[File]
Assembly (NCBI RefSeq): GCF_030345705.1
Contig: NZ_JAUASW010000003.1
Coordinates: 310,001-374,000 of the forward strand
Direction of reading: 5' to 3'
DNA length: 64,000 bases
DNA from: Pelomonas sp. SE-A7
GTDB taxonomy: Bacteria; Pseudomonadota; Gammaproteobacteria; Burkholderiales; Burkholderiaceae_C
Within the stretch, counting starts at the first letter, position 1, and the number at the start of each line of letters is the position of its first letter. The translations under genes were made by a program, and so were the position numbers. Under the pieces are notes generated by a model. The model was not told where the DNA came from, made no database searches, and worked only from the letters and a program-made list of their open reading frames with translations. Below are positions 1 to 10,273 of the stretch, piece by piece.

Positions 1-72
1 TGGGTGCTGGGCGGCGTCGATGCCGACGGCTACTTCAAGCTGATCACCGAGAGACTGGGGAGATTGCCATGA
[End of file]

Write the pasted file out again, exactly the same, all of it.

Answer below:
Assembly (NCBI RefSeq): GCF_030345705.1
Contig: NZ_JAUASW010000003.1
Coordinates: 310,001-374,000 of the forward strand
Direction of reading: 5' to 3'
DNA length: 64,000 bases
DNA from: Pelomonas sp. SE-A7
GTDB taxonomy: Bacteria; Pseudomonadota; Gammaproteobacteria; Burkholderiales; Burkholderiaceae_C
Within the stretch, counting starts at the first letter, position 1, and the number at the start of each line of letters is the position of its first letter. The translations under genes were made by a program, and so were the position numbers. Under the pieces are notes generated by a model. The model was not told where the DNA came from, made no database searches, and worked only from the letters and a program-made list of their open reading frames with translations. Below are positions 1 to 10,273 of the stretch, piece by piece.

Positions 1-72
1 TGGGTGCTGGGCGGCGTCGATGCCGACGGCTACTTCAAGCTGATCACCGAGAGACTGGGGAGATTGCCATGA